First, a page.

Personally, save your money, put it towards uni training when it comes along.

  7. I agree with Ian. Say a uni student is at uni for 200 days a year 3 year course 600 days, plus extra time self study etc.

    Now you take the 11 day course, it can not come close to giving the required education. If you intersted in working within the world of feet and foot related treatment, do the full course.

    If you want to see if it´s for you spend some time with a few Pods in your area, maybe NHS if you can. If you still think " this is for me" go to Uni.

    Who would you rather see someone after 11 days of training or after 600 ish ?

    PS :welcome: to Podiatry Arena.

  8. so pods would let me sit in if i asked ?

    would you ? lol thanx elisa
  9. Thanx for all your advice Ian .. Elisa;)
  10. Most Pods are intersted in promoting the profession so I would say yes.

    I have had non Pod people intersted in the profession sit in before and would do it again, Stockholm, Sweden might be a little far to travel though.

    I just ask the patient if it´s ok 99% of the time there is no problems and off we go.
  11. ;) drat ..... typical.. well thanx anyway. ile wait to see if i get into do access course first and go from there:eek:
  12. BestyPod

    BestyPod Active Member

    Hi SMB,

    I am due to hand in my final assignment on my Access course tomorrow and will start my Podiatry course this September at Northampton uni. I would highly recommend the Access course and prior to getting accepted on the Pod course I was asked to spend sometime with Podiatrists, I think to show that this was the course that I really want to do, but also to prove to the uni that I am willing to put in the effort. I have found too that Podiatrist's are wanting to help people where possible and I found my time with them extremely useful.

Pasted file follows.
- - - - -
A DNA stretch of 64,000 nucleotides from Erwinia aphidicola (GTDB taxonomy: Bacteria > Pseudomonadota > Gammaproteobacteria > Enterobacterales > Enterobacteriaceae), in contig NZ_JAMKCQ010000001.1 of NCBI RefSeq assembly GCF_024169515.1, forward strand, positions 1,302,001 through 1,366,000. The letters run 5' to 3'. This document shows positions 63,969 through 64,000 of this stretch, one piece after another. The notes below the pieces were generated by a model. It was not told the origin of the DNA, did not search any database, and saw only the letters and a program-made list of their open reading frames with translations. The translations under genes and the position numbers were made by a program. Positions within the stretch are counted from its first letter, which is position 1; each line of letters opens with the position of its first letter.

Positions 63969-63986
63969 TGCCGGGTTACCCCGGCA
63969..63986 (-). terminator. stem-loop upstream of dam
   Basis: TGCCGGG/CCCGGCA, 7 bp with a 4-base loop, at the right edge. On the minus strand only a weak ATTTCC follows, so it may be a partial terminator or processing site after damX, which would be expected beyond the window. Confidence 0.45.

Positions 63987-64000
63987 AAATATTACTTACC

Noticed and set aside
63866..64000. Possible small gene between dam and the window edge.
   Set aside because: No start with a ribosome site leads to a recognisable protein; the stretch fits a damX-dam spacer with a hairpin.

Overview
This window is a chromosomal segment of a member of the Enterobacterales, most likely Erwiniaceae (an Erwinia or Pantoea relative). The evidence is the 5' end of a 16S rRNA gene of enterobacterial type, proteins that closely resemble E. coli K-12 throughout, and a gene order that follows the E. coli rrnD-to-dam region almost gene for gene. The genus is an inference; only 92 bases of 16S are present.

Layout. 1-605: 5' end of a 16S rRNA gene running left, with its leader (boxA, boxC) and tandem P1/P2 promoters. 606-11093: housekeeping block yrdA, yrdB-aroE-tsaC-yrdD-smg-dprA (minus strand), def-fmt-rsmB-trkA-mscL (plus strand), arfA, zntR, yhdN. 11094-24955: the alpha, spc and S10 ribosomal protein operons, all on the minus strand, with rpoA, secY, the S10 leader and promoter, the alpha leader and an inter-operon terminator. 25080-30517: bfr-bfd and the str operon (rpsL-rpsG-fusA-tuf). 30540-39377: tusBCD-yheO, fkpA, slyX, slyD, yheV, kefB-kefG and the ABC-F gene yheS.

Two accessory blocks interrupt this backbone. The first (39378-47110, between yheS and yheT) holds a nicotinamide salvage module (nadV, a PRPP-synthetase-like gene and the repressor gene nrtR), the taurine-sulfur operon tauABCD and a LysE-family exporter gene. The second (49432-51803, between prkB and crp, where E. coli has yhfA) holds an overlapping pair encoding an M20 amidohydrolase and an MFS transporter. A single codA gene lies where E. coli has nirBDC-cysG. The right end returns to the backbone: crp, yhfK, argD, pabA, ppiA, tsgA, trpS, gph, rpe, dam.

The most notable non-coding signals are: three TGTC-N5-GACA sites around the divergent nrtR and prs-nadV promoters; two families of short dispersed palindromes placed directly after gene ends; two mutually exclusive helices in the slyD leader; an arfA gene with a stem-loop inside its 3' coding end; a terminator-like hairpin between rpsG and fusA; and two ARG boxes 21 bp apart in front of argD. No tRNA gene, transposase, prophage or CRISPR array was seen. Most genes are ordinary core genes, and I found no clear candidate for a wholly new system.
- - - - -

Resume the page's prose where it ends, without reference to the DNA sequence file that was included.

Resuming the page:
I too am a mother of a young child (4), however bear in mind that the NHS will pay your course fees, you will be entitled to apply for an NHS bursary (which you won't have to pay back) and also you can apply for the maintenance loan. Every little bit helps.
    Good luck with whatever you choose to do.

  13. Ian Drakard

    Ian Drakard Active Member

    Hi Elisa

    I think most pods would let you sit in- after all most will have had the same opportunity before they started.

    If you post up a request with your rough location you may get some more local offers than stockholm (although maybe not better ones!).

    All the best
  14. lucycool

    lucycool Active Member

    Hi Elisa,
    I'm just graduating after 3 years at QMU in Edinburgh and my daughter has just turned 4. It is hard, but well worth it and as others have said you can get financial help. Just don't be afraid to ask. I phoned a few podiatrists before I started the course for a couple of days shadowing and it was great. Go for it!